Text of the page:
Did I just say Shouting can be OK?, yes you heard it right. As long as the heat of your anger isn’t boiling over into out-of-control, then it can actually be positive for both you and your children to express your emotions loudly.
It helps your children develop empathy, because they can hear how much they’ve upset you. And it can also prepare them for high-pressure situations or a strict person, such as having a teacher, coach, or boss who might blow up at them when they fail to perform at their expectations or when they do something wrong.
There are a few things to keep in mind when shouting:
1. Shout when it is appropriate
You have to be very well aware about yout inner state. Have patience to analyze whether you are shouting because you are tired, not in good mood or have your child really done something which needs your shouting?
After a long tiring afternoon, I sometimes find myself irritated over little things. Once I realize that, I try to relax, compose ans recharge myself. Then I tell my son in a stern voice to make sure my son takes it as a threat like "Dad is not in a good temper, so please help me by not loosing my temper and listen to him now". Ofcourse if he still does not listen, there are chances I shout but I will try to make him understand that our energy levels affects our moods.
2. Be careful with your language
Try to use “I statements” rather than “you statements.” As in, “I’m feeling disappointed and angry because you won’t share it with your friend,” and do not say, “You’re not being nice!” Don’t get into hurtful language, and don’t rant for too long that your kid just stops listening to you and runs away. Let’s say I will admit to say positive curse word every now and again, which also communicates how upset I feel.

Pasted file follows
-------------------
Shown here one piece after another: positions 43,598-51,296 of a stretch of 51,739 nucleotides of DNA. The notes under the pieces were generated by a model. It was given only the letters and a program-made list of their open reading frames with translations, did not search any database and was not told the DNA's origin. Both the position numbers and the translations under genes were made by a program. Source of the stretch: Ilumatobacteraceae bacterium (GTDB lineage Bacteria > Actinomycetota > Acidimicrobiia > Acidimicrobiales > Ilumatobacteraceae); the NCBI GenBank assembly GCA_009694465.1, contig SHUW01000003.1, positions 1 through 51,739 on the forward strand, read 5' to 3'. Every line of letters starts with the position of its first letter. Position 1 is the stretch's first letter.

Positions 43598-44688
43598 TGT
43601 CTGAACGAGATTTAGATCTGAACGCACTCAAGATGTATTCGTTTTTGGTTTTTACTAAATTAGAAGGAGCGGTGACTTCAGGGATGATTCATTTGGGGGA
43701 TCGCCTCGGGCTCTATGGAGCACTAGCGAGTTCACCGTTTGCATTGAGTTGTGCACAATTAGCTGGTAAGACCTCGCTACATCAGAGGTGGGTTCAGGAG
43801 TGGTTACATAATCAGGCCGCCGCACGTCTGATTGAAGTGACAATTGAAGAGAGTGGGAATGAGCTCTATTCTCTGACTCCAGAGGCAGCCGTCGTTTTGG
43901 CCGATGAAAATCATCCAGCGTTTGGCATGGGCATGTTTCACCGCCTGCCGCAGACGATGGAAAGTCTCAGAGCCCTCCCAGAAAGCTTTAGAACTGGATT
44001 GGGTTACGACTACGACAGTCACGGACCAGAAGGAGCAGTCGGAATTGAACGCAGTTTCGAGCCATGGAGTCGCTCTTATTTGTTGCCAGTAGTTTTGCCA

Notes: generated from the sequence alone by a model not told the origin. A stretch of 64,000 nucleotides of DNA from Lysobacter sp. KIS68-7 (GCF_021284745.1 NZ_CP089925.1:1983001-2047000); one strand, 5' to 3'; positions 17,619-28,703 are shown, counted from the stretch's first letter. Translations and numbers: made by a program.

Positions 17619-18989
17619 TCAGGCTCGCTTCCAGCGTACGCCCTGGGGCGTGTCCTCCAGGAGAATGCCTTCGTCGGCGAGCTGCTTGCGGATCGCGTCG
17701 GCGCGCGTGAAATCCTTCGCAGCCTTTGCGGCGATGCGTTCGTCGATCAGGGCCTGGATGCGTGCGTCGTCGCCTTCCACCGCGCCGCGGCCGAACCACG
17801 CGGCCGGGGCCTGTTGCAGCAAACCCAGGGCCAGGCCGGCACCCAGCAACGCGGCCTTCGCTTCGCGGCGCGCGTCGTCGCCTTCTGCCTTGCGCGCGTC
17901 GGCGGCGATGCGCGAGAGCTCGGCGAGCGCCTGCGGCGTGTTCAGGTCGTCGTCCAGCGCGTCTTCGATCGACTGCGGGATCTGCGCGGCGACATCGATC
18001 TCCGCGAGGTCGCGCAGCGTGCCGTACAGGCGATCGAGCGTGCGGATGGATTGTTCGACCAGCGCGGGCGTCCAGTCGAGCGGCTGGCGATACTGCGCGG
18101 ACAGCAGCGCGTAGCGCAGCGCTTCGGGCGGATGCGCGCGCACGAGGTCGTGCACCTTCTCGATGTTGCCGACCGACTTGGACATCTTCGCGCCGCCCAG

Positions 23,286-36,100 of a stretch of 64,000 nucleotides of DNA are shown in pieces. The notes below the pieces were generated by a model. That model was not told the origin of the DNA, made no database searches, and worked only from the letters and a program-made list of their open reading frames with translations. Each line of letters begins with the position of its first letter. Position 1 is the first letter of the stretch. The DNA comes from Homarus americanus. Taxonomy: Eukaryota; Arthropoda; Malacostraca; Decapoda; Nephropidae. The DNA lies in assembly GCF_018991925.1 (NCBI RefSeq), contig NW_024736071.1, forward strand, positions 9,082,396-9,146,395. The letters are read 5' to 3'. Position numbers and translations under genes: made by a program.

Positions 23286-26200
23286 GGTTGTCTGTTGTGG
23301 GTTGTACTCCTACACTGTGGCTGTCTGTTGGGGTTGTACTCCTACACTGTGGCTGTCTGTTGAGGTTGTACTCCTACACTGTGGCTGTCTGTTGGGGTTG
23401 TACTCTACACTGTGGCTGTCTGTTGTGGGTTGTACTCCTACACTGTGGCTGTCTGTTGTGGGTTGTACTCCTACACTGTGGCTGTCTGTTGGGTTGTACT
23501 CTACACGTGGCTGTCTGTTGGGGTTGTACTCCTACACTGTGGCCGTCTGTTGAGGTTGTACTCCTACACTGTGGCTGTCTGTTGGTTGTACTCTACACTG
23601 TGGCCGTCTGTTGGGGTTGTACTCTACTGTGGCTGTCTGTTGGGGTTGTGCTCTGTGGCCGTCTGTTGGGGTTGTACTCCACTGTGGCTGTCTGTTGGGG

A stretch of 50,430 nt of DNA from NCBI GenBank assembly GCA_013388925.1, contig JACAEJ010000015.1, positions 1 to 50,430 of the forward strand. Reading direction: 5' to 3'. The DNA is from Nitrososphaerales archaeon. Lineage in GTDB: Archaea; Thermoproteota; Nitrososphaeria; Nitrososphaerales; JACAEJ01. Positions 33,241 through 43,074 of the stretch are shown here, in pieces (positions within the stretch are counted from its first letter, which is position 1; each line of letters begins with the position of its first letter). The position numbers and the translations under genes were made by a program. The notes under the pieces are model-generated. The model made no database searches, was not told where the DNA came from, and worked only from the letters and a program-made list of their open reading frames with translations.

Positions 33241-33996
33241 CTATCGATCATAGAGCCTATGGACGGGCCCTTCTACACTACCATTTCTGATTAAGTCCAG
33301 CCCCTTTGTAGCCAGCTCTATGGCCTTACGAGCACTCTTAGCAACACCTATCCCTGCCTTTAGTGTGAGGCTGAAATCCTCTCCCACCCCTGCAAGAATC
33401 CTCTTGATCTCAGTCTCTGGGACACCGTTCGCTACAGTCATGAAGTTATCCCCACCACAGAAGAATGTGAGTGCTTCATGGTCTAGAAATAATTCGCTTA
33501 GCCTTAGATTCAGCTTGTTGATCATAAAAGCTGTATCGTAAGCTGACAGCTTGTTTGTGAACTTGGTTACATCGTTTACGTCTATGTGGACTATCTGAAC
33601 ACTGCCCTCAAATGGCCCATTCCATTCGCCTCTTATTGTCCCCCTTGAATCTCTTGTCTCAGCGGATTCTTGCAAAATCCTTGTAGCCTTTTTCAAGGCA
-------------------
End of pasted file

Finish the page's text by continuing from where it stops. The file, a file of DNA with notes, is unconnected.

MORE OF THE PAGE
3. Focus on your feelings
Try to focus on your feelings and the behavior that triggered them, even in the center of shouting. In other words, don’t just shout like “This house is a mess!” or “You never listen to what I say!”. Be with why you are shouting, and what your child needs to do in order to make it stop. “I’m feeling irritated and I know that you can hear my voice and I’m angry because you aren’t obeying me.” Or, “I’m shouting because I’ve asked you three times to clean up your room and you aren’t listening to me. I need you to clean your room immediately.” This conveys to your kids that you’re not out of control, that they haven’t pushed you over the edge. Rather, it shows that you’re aware of your shouting and you are doing it purposefully, with intention to get noticed.
Finally, if you do lose your temper or say something that you should’nt have said it, just apologize for our behaviour as we are all grown up enough. Apologizing after making a mistake, and respectfully and honestly making amends for a wrongdoing, is just as important as responsible yelling.
Though shouting at your kids can be alarming but it can be a realistic consequence of hurtful, aggressive behavior that needs to stop. Shouting is not in itself abusive or emotionally controlling. Shouting is in the range of normal emotional expression and it can be a very effective parenting tool only if used appropriately. Getting steamed up about something is alright, as long as you’re not losing control over yourself and being a jerk. Don’t forget, you’re a parent, but you’re human too.
Cover image source: https://www.freepik.com/free-photo/ordinary-parents-berating-teenager-son_1469396.htm#term=parents